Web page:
Simon Harvey, BA (Hons) History, tells us of the advantages to studying this particular course at Derby and what the course has to offer.
What advice would you give to anyone that's thinking of coming to study at the University of Derby?
It's a good collection of people from all parts of the country, so you gather together and become friends almost instantly. The University encourages the interaction, and particularly with the History Department where there's a whole week of tours of the city. You can fully immerse yourself into the whole university experience.
What are the main reasons for taking this course?
I’d always had a very strong passion for history from an early age, especially during my previous job as a Merchant Sea Farer, and always wanted to take it up in more detail to fully indulge in that passion that I had.
What are the best things about studying your course?
One of the most important things is you can look at both the past and contemporary views, and opinions of today, and analyse them. You gain an enormous amount of skill with that, and sharing it with likeminded people as well, to share ideas, bounce off friends and tutors especially.
What have you enjoyed about the course so far?
Looking back at handwritten letters from figures like Lord Kitchener and Lord Curzon. Seeing episodes from their lives play out in print before you in their own handwriting is something that I think only History can offer.
Why did you choose to study the course at University of Derby?
Derbyshire is a great place for history, particularly during the Industrial Revolutiuon, and because of places that are right on your doorstep such as Chatsworth House and Kedleston Hall. It's one of the best places in the country for a course like this as a result.
How have you found the tutors in the support that they’re giving you?
The tutors on the course offer, especially with undergraduates, a very high standard of hands-on approach. They encourage tutorials to help us, and they are people you can go to at any time. They’re not only your tutors, they’re your friends as well.
Have you had any interesting guest speakers or lecturers?
The History Department has a very strong link with the History Society, so that's where we get a lot of our guest speakers. Our lecturers will be in contact with students like myself to organise events, such as local business like Rowntree or even the Derby Freemasons as well.
What do you think of the facilities and equipment at the university?
With History, the most important equipment, of course, is books and archives, and our library is stacked high with history books. What’s also important there is you can interchange and take things from sociology or architecture. History covers a very wide range of things. The facilities in the library are excellent, linked into National Archives and the journal articles that are kept on vast databases.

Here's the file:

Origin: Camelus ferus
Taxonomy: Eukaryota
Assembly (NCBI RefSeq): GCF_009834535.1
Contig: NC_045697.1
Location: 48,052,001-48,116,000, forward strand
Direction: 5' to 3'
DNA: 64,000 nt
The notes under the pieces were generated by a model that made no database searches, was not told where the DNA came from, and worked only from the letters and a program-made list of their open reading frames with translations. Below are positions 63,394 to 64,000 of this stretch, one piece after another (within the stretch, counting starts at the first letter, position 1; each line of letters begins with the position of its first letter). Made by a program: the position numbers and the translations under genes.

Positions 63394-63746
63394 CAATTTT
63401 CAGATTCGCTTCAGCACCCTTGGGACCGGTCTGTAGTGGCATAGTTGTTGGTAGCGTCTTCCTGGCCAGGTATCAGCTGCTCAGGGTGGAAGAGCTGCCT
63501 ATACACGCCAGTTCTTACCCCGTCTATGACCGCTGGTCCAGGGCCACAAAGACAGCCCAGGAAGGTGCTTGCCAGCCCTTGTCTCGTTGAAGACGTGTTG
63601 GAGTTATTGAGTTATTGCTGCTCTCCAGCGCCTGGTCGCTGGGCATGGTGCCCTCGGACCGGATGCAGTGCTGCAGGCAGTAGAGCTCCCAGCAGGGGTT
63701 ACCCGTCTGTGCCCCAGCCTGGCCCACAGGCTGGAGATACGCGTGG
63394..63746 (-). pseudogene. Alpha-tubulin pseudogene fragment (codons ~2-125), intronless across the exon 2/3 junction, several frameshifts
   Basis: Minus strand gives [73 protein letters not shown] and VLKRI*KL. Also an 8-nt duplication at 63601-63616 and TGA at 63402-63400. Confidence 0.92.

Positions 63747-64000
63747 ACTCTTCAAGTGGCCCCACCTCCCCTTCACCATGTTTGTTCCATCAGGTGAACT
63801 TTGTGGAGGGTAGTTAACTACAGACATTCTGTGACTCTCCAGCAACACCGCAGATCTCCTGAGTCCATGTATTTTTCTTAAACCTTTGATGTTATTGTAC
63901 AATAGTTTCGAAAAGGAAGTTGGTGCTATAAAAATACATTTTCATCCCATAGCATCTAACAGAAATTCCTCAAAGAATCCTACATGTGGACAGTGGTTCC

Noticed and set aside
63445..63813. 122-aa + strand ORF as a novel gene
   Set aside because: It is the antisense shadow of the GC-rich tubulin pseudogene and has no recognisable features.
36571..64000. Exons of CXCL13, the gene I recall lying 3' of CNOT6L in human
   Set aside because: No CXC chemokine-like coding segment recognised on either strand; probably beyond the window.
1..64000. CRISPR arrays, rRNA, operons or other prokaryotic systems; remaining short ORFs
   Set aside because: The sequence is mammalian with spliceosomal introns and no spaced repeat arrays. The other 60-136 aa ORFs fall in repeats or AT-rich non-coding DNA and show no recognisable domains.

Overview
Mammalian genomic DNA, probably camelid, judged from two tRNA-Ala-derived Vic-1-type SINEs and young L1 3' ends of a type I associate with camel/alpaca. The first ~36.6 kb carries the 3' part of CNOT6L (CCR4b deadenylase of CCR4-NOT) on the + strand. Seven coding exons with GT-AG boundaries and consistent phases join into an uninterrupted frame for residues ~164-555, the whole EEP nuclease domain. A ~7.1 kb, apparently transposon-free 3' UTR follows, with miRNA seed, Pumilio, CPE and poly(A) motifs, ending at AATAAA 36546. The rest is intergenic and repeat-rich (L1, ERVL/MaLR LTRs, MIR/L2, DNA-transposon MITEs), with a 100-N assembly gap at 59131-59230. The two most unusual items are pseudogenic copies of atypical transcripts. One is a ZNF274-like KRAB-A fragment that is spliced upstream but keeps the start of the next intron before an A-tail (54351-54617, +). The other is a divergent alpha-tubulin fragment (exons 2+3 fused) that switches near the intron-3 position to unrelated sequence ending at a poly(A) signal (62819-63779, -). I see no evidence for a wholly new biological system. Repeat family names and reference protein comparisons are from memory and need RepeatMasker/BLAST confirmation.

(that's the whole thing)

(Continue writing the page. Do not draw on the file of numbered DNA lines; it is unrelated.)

Are you involved in any clubs are societies?
I've been President of the History Society for the last year. Going into my second term, what that enables us to do as a society is increase a greater participation of students, not just with the history course but with the entire university. I would fully recommend new or current students to join a society. There’s a very academic side and then the social side, and we do intermix – it’s just great fun really to take part in something like that.
What would you like to do in your future career and how do you think university study has helped you towards this?
I’ve always had an interest in going into the Civil Service, particularly the Foreign Office, and studying History is very good for absorbing vast amounts of information, and succinctly putting it into a different argument to present well. The seminars get you more comfortable with public speaking, and it enhances that kind of transferrable skill.
What do you like about the city of Derby and Derbyshire?
One of the great things about Derby is that it’s so steeped in heritage, and one of the opportunities that we have with the History Society is to explore that in greater detail. For the Fresher’s Fortnight in particular we do a walk-around tour of the buildings of Derby, indulging in its ghostly past.
How would you sum up the experience of studying this course at the University of Derby?
I think the experience here is very unique. Derby has got it right with its interaction between undergraduate students, and the whole tutor/student relationship is thoroughly encouraged.
Did you benefit from having a personal tutor?
Without a doubt. One of the advantages is that you have this person you’re speaking to on a regular basis that is outside of the academic. You can talk about potential jobs and the job market, also any worries whether personal, academic or financial. That hands on, one-on-one with someone that you’re with for the entire course is priceless.
What does it mean to you to have places like Chatsworth on your doorstep?
Having places like Chatsworth itself being on the doorstep can’t really be put into words. We’re surrounded by a rich history and pasts of people who have had ties from 1066 and beyond. We come to Chatsworth every year for a look around, and there are other places like the Derwent Valley Mills, looking into the industrial side of the buildup of Britain.